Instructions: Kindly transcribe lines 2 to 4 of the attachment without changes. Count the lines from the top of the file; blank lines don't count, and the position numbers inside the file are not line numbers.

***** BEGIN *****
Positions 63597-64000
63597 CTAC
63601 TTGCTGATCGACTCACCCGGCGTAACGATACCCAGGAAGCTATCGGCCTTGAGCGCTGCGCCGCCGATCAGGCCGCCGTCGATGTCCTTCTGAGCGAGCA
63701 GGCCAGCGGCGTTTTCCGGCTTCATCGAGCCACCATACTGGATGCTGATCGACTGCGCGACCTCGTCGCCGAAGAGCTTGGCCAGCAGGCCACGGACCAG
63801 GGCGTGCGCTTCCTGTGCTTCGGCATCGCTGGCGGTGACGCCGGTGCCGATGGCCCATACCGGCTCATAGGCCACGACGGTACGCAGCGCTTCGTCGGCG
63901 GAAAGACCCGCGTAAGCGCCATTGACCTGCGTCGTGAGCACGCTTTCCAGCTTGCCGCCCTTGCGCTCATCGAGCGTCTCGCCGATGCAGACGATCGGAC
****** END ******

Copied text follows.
63597 CTAC
63601 TTGCTGATCGACTCACCCGGCGTAACGATACCCAGGAAGCTATCGGCCTTGAGCGCTGCGCCGCCGATCAGGCCGCCGTCGATGTCCTTCTGAGCGAGCA
63701 GGCCAGCGGCGTTTTCCGGCTTCATCGAGCCACCATACTGGATGCTGATCGACTGCGCGACCTCGTCGCCGAAGAGCTTGGCCAGCAGGCCACGGACCAG